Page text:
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As the former chief of staff to the Defense Department under the Trump administration, Kash Patel was one of the first people the now-shuttered House Jan. 6 Committee sought testimony from in its investigation of the Capitol breach.
Despite this, the transcript of his deposition was one of the last to be released as the committee concluded its work, and the reason, according to Patel, was simple.
“I gave them the hard truths that they didn’t want the answers to because it didn’t fit their political narrative,” he told The Epoch Times’ Jan Jekielek on the Jan. 6 episode of his Kash’s Corner podcast.
Burying the Evidence
Revisiting the events of Jan. 6, 2021, and the aftermath, Patel held that the committee failed to abide by its own rules when it excluded the exhibits he and his legal team entered into the record during his deposition.
Among those exhibits, of which Patel said there were roughly nine, was a key report (pdf) released in November 2021 by the Biden Defense Department (DoD), which concluded that the actions the department took under the Trump administration to prepare for the Jan. 6 protests were “appropriate” and “complied with laws, regulations, and other applicable guidance.”
That report, Patel said, along with his testimony that former President Donald Trump’s authorization of the deployment of 20,000 National Guardsmen to protect the Capitol, contradicted the committee’s conclusions that Trump was responsible for the violence that occurred that day.
Patel also noted that, when they were offered additional assistance from federal law enforcement, both Mayor Muriel Bowser and the Capitol Police (USCP) declined.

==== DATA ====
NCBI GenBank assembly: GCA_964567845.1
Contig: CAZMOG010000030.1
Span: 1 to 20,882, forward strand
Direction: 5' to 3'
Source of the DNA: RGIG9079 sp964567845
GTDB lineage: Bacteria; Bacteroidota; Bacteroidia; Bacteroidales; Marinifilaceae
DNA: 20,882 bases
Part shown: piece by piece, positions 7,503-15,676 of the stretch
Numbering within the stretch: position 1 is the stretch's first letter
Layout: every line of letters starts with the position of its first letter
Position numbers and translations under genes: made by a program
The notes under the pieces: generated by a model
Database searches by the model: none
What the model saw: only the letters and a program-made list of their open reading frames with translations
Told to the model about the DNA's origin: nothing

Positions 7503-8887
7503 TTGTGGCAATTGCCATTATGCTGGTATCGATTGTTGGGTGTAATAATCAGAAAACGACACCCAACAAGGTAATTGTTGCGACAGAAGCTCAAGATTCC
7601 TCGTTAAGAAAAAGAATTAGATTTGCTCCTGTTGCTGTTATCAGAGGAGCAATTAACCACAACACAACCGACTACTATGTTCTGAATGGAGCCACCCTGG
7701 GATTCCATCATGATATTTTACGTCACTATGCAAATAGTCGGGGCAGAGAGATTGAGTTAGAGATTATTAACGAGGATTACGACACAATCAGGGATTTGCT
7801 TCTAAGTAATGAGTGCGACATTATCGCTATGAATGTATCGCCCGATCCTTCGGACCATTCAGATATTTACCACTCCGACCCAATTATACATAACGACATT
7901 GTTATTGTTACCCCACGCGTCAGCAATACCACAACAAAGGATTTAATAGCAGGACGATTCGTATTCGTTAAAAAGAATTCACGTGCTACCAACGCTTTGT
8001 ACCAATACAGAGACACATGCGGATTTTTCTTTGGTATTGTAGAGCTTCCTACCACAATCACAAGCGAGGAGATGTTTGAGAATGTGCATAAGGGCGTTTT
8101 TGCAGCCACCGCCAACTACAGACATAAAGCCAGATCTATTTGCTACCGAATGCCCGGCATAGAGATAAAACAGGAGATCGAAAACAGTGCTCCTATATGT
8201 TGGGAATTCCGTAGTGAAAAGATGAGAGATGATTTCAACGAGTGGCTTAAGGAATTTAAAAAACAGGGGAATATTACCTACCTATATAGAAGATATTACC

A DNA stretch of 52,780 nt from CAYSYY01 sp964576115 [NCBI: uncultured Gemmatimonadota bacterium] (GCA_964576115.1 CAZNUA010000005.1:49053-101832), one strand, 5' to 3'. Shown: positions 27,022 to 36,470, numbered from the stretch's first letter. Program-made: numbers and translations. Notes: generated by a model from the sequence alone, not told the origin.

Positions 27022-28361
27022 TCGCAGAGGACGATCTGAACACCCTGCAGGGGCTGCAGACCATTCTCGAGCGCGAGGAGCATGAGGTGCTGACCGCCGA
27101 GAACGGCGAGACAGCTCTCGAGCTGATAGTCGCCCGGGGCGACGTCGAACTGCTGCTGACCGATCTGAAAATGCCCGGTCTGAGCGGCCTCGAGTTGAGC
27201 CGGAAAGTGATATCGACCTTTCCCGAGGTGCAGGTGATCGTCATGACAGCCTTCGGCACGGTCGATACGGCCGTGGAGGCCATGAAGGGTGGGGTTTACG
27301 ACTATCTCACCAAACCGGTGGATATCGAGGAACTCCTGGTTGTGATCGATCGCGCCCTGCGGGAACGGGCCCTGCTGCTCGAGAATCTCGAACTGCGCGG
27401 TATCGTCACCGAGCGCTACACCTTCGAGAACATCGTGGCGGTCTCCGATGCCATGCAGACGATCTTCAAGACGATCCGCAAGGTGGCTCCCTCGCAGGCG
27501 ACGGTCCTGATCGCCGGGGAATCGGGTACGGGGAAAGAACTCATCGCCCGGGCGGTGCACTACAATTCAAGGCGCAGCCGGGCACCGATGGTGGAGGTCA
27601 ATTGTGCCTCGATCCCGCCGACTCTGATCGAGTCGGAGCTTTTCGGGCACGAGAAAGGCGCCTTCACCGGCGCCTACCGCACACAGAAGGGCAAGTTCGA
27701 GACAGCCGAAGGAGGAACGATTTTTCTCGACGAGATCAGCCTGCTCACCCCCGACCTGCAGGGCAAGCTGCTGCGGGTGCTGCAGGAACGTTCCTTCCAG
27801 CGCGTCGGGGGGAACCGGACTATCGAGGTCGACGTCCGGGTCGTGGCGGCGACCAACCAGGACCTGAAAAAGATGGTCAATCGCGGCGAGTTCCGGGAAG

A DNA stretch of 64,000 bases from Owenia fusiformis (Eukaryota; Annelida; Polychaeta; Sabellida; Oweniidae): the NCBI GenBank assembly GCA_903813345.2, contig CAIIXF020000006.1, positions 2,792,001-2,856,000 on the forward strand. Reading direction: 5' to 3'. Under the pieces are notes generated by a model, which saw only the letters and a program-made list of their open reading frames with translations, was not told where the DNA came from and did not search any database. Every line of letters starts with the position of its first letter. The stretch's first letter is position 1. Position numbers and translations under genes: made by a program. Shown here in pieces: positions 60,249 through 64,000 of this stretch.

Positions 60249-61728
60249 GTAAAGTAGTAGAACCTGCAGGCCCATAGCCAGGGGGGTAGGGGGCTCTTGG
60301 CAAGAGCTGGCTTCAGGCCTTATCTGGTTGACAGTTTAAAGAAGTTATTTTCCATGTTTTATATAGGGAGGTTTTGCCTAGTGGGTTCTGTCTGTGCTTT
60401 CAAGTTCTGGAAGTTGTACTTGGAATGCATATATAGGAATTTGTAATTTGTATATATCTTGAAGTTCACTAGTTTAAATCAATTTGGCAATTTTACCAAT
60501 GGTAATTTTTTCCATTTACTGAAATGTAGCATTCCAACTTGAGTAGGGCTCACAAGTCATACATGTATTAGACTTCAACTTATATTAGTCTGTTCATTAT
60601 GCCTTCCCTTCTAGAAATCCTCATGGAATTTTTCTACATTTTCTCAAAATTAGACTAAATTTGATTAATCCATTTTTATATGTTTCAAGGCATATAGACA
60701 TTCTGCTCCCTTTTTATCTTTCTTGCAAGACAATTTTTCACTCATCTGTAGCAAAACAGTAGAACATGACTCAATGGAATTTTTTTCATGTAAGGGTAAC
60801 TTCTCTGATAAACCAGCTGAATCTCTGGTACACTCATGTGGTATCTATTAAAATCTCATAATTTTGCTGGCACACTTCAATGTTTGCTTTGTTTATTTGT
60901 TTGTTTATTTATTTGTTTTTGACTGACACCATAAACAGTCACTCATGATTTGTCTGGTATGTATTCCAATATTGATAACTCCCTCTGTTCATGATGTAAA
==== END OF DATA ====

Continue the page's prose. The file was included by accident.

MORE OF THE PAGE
In fact, on Jan. 5, 2021, Bowser announced publicly that she would not be requesting additional federal law enforcement, sharing a letter she had written that stated as much to her Twitter account.
“To be clear, the District of Columbia is not requesting other federal law enforcement personnel, and discourages any additional deployment without immediate notification to, and consultation with, MPD [Metropolitan Police Department] if such plans are underway,” Bowser wrote in the letter to Acting Defense Secretary Chris Miller, Acting Attorney General Jeffrey Rosen, and Army Secretary Ryan McCarthy.
Likewise, according to the Capitol Police’s official Jan. 6 timeline, the Pentagon contacted USCP to confirm if a request for National Guardsmen was being considered. The next day, USCP Deputy Chief Gallagher replied that “a request for National Guard support is not forthcoming at this time after consultation with COP [chief of police] Sund.”
According to Patel, both Bowser’s letter and USCP’s timeline were also submitted as exhibits but were not released along with the transcript of his deposition.
Under the House’s rules (pdf) for deposition procedure, “the transcript and any exhibits shall be filed, as shall any video recording, with the clerk of the Committee.”
While the committee released exhibits from other interviews with the supporting materials for its final report, none of the exhibits listed as being on file with the committee include those produced by Patel.